Source: ‘To me, it’s voter suppression’: the Republican fight to limit ballot boxes | US news | The Guardian

In Florida, voters of color and young voters have had ballots flagged for possible rejection at higher rates than others | Elise Viebeck and Beth Reinhard/The Washington Post

As Floridians rush to vote in the presidential election, mail ballots from Black, Hispanic and younger voters are being flagged for problems at a higher rate than they are for other voters, potentially jeopardizing their participation in the race for the country’s largest battleground state. The deficient ballots — which have been tagged for issues such as a missing signature — could be rejected if voters do not remedy the problems by 5 p.m. Nov. 5. As of Thursday, election officials had set aside twice as many ballots from Black and Hispanic voters as those from White voters, according to an analysis by University of Florida political science professor Daniel Smith. For people younger than 24, the rate was more than four times what it was for those 65 and older. While the number of deficient mail ballots in Florida was relatively low one week before the election, at roughly 15,000 out of more than 4.3 million cast, that figure could rise sharply: Roughly 1.6 million Floridians still have outstanding mail ballots.

Full Article: In Florida, voters of color and young voters have had ballots flagged for possible rejection at higher rates than others – The Washington Post

Florida failed to spend $10 million for election security, COVID protection | Jeffrey Schweers/Tallahassee Democrat

With days to go, Florida has failed to spend more than $10 million designated for election security, COVID-19 protection at the polls and a surge in mailed ballots. A large piece of that pie is $3.5 million that Secretary of State Laurel Lee requested from the Legislature earlier this year for the state’s 67 county supervisors of elections to shore up their systems. The counties didn’t ask for that money. And it remains unspent, sitting in a state account as “unbudgeted reserve.” Another chunk of pie left on the plate is $6 million in CARES Act funds that 19 counties decided not to take advantage of, which could be used to make polling places safer for voters and hire extra people to count mail-in ballots. As the state’s top election official, Lee insists Florida is ready. “Florida is very well situated to proceed to our November election,” Lee said. Lee said the same thing about making sure the online voter registration system could handle the onslaught of new applicants. But it crashed on the last day people were allowed to apply to vote, forcing Lee to extend the deadline and sparking a legal challenge to extend it further.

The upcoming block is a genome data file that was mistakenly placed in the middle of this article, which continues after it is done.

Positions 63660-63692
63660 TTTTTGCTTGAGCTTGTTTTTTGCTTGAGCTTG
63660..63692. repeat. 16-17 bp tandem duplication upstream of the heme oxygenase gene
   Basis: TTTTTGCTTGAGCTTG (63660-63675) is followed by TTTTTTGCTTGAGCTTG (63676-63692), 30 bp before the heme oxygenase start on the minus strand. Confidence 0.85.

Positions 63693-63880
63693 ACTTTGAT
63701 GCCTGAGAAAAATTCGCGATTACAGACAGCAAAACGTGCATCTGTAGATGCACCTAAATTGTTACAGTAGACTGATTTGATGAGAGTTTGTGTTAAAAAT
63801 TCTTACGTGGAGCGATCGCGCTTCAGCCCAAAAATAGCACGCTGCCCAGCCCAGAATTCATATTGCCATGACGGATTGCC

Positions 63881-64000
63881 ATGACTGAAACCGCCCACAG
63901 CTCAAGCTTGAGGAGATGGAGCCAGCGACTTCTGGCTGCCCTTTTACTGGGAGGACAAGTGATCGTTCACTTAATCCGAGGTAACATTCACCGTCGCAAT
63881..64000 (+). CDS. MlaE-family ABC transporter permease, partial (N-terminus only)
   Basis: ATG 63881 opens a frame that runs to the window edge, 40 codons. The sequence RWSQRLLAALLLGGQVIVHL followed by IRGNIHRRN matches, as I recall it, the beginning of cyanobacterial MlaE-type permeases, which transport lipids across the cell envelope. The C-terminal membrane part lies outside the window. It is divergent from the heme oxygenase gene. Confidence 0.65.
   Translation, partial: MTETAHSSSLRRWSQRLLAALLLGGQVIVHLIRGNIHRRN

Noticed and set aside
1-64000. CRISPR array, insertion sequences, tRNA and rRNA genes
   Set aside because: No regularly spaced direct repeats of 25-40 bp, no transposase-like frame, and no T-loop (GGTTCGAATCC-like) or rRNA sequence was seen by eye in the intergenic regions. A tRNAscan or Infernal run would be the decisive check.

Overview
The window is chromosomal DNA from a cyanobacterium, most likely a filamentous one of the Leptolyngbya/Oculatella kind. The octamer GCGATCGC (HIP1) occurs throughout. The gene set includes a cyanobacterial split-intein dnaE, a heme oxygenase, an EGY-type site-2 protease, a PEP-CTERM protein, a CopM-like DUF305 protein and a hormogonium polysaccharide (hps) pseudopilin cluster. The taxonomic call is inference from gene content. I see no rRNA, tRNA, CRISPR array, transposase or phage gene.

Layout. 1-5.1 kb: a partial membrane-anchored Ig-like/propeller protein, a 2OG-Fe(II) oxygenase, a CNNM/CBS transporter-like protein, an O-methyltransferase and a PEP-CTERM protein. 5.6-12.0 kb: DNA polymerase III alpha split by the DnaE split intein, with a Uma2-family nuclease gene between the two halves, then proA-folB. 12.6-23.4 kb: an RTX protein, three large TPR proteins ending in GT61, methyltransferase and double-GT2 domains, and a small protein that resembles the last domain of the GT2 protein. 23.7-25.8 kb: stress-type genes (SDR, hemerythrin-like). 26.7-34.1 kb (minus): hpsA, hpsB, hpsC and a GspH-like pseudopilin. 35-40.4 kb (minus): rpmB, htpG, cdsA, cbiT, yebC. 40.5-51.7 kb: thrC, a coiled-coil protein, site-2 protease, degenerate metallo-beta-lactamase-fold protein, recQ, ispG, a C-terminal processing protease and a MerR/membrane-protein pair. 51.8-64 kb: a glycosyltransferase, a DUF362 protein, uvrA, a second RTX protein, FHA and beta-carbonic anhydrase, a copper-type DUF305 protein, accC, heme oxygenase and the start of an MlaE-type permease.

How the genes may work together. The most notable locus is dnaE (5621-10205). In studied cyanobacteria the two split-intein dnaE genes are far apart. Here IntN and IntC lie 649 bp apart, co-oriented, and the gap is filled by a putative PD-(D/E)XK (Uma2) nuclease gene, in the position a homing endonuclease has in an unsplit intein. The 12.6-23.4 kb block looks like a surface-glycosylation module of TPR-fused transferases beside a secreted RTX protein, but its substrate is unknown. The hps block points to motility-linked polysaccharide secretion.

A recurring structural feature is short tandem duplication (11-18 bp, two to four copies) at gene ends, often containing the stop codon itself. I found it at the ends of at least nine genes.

Full Article: Florida failed to spend $10 million for election security, COVID protection

Georgia officials expect outages won’t affect Election Day | Kate Brumback and Jeff Martin/Associated Press

Georgia officials say they don’t expect power outages caused by severe weather that swept through parts of the state to interrupt Election Day voting. The remnants of Hurricane Zeta, which hit southeastern Louisiana as a Category 2 storm Wednesday, swept across northern Georgia, knocking down trees and leaving more than a million residents without power early Thursday. But power crews quickly sprang to action, working nonstop to restore electricity. Statewide, roughly 255,000 customers in Georgia were still without power Friday afternoon, nearly 36 hours after the storm barreled through. Allison Gregoire, a Georgia Power spokeswoman, said the company expects to restore power to about 95% of its customers by Sunday night. “We should be back and rolling by Election Day,” she said Friday. Gabriel Sterling, voting system implementation manager for the secretary of state’s office, said he’s been in close contact with Georgia Power and with the electric membership cooperatives and expects power to be restored to the state’s 2,419 Election Day polling places by Tuesday. But he also said the secretary of state’s office is talking to the state emergency management agency about backup generators. All of the voting machines have a minimum two-hour battery backup and polling places are required to have backup paper ballots on hand for emergencies, he added.